President Barack Obama met with his national security team on Syria Saturday amid reports that chemical agents were found in rebel tunnels outside Damascus.
According to Reuters, Syrian state television reported that some soldiers were overcome by fumes after coming across the chemical agents in the tunnels while patroling Jobar.
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The soldiers were taken away by ambulance, and government forces were preparing to bomb the insurgent-held suburb, according to state TV.
Some called the claim a thinly-veiled attempt to strengthen the government's denials of responsibility for the reported nerve gas attack that killed hundreds earlier this week.
Obama and his security team met Saturday to discuss those reports and weigh possible military options.
The president has said he'll make a decision "once the facts are clear," although Defense Secretary Chuck Hagel said Friday that Obama had asked the Pentagon to prepare military options for Syria.
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Speaking on Fox News Sunday, the ranking Republican and Democrat on the Senate and House foreign relations committees said the US must respond with quick action.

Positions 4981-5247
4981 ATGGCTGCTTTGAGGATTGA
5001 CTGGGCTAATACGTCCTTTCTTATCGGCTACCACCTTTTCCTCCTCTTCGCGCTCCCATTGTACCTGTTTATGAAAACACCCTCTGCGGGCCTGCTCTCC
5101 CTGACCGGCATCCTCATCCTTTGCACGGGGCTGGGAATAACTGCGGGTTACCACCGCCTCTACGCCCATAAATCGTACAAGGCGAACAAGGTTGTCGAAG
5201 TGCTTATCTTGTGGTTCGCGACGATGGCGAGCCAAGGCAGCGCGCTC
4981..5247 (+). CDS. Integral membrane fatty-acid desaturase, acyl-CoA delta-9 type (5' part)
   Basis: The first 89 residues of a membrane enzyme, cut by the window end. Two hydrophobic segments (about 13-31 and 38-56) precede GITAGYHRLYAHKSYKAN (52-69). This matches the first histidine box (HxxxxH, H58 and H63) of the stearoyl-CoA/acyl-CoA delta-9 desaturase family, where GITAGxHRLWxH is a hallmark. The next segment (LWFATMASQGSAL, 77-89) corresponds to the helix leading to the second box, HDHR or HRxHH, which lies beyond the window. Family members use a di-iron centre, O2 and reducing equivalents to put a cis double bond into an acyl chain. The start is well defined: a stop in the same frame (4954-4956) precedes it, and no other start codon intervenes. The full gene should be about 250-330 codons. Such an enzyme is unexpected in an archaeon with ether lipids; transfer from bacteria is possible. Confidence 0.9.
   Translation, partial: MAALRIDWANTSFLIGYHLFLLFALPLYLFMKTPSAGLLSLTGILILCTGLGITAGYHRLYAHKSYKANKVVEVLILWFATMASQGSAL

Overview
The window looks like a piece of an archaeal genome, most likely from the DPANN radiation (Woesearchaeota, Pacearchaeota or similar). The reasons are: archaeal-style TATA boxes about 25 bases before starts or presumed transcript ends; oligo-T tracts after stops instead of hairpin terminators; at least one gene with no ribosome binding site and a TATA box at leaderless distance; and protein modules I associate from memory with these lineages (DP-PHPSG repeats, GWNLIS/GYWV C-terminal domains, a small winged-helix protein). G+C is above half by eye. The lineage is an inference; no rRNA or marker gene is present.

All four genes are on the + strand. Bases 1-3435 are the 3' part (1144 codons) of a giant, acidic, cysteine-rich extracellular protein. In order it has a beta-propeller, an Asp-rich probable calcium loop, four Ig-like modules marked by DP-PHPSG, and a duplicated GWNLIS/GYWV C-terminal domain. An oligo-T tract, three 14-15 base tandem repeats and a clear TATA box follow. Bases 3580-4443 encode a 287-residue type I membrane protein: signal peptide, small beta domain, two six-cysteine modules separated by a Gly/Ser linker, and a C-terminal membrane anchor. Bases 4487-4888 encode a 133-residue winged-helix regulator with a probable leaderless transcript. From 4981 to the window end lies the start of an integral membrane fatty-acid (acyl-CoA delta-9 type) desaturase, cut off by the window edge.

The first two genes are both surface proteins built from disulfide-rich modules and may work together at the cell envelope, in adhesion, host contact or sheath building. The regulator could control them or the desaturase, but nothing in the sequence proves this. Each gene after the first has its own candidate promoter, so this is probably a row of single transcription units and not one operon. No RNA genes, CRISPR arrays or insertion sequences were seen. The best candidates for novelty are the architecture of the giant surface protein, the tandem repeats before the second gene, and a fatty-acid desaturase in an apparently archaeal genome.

“I think we will respond in a surgical way,” Sen. Bob Corker, R-Tenn., said. “And I hope the president as soon as we get back to Washington will ask for authorization from Congress to do something in a very surgical and proportional way. Something that gets their attention, that causes them to understand that we are not going to put up with this kind of activity.”
"We certainly cannot wait for the United Nations," Rep. Eliot Engel, D-NY, told Fox News. "The Russians are there to block everything with their veto. I look at this situation as analogous to the 1999 situation in Kosovo whereby there was an endangered population and NATO launched airstrikes to save that population."
US naval forces moved closer to the war-torn country in recent days, with reports of a fourth warship armed with ballstic missiles now in the eastern Mediterranean Sea.
That news comes amid reports of a top UN official arriving in Damascus on Saturday to press the government to cooperate with its investigation into the reported nerve gas attack.
Inspectors want to reach the site of the suspected attack quickly while evidence was fresh. The opposition claims the attack killed more than 1,300 people in a Damascus suburb.